trated by the graph of g(x) sin(Iy»).
(vi) The graph of g consists of the part of the graph to the right of the vertical axis, together with its reflection through the vertical axis.
f
f
(vii) The graph of g is obtained by flipping up any parts of the graph of 1 which lie below the horizontal axis.
9
Chapter 4
41
(viii) The graph of g is obtained by "cutting off" the part of the graph of I which lies below the horizontal axis.
g
i
I
(ix) The graph of g is obtained by "cutting off" the part of the graph of I which lies above the horizontal axis.
f
g
(x) The graph of g is obtained by "cutting off" the part of the graph of I which lies below the horizontal line at height 1.
f
9
15. Since
b C I(x)  ax2 + bx + C  a x2 + X +  a a
,
_a
b 2 +
c
a
42
Chapter 4
the graph looks like the figure below.
b 20
16. Suppose C 0, so that we have the equation
Ax2 + Bx + Dy + E 0.
If D ¥= 0, this is equivalent to
A 2 B E
YDX DXD'
so the set of all (x, y) satisfying this equation is the same as the graph of f (x)  ( AI D)x2 (B / D)x (E I D), which is a parabola, by Problem 15. [If D 0, we have the equation Ax2 + Bx + E 0, (A ¥= 0), which may have zero, one or two solutions for x; in this case the set of all (x, y) satisfying the equation is either 0, one straight line, or two parallel straight lines.] Similarly, if A 0, then we again have a parabola [compare Problem 5(i)]. When A, C ¥= 0 we can write the equation
as
for some F.
When A C > ° we have a circle [compare page 65 Of the text], unless F 0,
in which case we have a point (a "circle Of radius 0")' or F < 0, in which case we have 0. In general, When A, C > ° we have an elliPse not necessarily centered at the origin (or a pOint, or 0). There is no need to consider separately the case A, C < 0, Since we have the same Situation, replacing F bY F .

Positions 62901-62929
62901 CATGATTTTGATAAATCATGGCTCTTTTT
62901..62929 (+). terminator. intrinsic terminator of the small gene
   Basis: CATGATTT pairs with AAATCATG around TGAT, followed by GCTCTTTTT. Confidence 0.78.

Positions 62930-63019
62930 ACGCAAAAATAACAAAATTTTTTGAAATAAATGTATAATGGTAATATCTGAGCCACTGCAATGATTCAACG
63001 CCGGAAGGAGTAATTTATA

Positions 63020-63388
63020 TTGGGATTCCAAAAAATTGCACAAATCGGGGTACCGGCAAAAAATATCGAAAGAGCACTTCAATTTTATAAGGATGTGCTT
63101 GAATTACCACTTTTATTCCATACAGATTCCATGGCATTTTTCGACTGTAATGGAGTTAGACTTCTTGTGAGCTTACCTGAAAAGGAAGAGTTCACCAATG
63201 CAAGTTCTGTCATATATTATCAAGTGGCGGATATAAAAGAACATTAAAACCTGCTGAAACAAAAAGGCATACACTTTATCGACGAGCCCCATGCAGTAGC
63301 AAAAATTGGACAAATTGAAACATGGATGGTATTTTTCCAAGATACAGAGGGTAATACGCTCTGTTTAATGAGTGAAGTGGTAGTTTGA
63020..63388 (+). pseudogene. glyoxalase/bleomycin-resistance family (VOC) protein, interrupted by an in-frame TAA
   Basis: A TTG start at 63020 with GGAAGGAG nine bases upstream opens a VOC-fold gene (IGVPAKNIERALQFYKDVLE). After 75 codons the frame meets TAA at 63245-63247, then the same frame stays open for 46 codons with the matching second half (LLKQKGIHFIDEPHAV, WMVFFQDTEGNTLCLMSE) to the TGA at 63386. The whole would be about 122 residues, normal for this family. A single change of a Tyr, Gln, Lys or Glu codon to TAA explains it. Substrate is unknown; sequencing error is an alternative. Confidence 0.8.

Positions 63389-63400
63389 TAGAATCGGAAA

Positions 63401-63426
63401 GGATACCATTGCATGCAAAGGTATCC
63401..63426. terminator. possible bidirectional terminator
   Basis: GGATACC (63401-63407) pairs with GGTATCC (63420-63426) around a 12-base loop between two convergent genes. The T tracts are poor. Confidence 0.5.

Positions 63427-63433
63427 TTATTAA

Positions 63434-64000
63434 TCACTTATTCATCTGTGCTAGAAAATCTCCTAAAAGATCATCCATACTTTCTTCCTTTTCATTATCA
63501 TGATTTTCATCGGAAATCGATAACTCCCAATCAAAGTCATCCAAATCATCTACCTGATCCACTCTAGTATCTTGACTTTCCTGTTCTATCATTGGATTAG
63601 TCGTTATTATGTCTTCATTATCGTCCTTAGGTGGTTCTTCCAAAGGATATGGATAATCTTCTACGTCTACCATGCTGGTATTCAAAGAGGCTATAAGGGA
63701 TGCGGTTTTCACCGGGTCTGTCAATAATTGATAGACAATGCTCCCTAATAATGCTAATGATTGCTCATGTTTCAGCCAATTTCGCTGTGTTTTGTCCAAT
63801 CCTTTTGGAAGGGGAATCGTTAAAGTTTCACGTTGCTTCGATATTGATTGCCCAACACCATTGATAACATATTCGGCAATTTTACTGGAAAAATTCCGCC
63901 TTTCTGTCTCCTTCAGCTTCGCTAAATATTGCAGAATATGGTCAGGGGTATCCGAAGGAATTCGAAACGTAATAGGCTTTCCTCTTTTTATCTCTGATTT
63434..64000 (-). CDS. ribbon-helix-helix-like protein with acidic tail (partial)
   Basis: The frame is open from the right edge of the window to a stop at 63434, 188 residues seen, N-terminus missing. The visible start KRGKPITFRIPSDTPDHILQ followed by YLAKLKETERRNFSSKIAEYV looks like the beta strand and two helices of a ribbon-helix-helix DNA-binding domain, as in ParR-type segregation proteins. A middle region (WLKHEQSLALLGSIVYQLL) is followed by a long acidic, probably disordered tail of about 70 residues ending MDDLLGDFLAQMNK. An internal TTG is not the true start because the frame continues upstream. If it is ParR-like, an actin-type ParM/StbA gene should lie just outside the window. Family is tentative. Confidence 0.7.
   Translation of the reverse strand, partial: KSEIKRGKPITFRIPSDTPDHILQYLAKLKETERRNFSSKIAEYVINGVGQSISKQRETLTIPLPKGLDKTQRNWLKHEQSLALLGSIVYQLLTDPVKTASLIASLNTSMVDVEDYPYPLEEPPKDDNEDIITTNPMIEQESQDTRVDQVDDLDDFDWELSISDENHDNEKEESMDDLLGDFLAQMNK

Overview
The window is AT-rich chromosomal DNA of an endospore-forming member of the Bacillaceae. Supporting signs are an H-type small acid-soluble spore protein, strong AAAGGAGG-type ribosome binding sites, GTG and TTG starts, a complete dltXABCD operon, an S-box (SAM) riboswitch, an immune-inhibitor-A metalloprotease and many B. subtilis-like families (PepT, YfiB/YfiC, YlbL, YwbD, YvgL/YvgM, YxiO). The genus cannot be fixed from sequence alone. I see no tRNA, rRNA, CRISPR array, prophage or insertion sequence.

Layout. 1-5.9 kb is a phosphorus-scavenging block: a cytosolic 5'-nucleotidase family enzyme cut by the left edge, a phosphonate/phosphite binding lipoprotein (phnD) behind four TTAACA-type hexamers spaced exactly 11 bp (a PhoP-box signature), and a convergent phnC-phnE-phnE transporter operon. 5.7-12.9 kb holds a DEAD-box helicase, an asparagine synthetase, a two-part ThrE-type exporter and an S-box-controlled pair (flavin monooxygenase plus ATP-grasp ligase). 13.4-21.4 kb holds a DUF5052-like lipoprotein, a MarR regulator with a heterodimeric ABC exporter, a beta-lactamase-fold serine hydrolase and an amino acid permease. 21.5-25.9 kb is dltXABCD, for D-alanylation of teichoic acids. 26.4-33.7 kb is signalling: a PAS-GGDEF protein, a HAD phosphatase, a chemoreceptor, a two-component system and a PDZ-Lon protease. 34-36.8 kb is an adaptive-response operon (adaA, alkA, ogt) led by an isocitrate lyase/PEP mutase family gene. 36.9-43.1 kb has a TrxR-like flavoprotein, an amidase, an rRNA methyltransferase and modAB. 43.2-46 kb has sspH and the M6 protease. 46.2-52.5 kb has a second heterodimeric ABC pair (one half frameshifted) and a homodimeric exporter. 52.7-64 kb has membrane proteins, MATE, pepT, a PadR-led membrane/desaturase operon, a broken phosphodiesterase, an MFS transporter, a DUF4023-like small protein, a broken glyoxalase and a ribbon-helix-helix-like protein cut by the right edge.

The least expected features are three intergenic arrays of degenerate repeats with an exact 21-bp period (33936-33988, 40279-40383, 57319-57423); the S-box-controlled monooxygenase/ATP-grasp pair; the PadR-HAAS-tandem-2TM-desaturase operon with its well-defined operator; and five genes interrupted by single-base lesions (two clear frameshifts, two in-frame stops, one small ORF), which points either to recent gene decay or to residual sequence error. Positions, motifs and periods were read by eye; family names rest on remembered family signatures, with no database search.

Chapter 4
43
When A and C have different signs we have a hyperbola for F =1= 0 (which way it points depends on the signs of A, C and F). For F 0 we have the equation
B
x + uz= ±
2A
which gives two intersecting lines (a "degenerate hyperbola").
17. (i)
(ii)
44
Chapter 4
(iii)
(iv)
Chapter 4
45
(v)
(vi) Notice that the domain of f is {x: 1 ~ x < 1 and x #= OJ.
46
Chapter 4
18. See pages 500 and 502 of the text.
19. (i) Notice that different scales have been used on the two axes.
8
6 4
2
I
(ii) The graph of f is similar to the graph in part (i), except that there are ten sets of ten steps between nand n + 1.
(iii) The graph of f contains points in every interval of each of the horizontal lines at distance 0, 1, 2, . . . , above the horizontal axis.
e    • __ _ _ _ __ _ __ _ _ _ • __ • • __ •••• _. •• __ • __
 •••••••  .  • _ ._ e __ • _ _ _ _ _ _ •• • _ _ _ •• _
_ .... __._.._   
 •••••••••• .  e   ••    .   _ e. _   ~ _ • _
(iv) The graph of f contains points in every interval of the horizontal axis and of the horizontal line at distance 1 above the horizontal axis .
... • • • • • ••••           •   _   . _ ••• _ ••• _  •   e
Chapter 4
47
(v) The figure below shows a (rough) picture of the part of the graph of f which lies over [6/10, 1].
"
I CD
•
I
I
I
I
I
I eX)
• I I
I
I
I
I
I
m
•
I I
I
I
I
I
I
CD
•
en
•
CD
•
"
•
w
•
48
Chapter 4
(vi) The figure below shows a (rough) picture of the graph of f. Notice that different scales have been used on the two axes.
3
~ FE ~ ~    ~
2
1
.1
.2
.3
20. See page 97 of the text.
22. (a) The first part is a straightforward computation. By Problem 118, the minimum of these numbers is
(2md 2e)2 4m2d2 + 4d2 + 4m2e2 + 4e2 (4m2d2 + 8med + 4e2)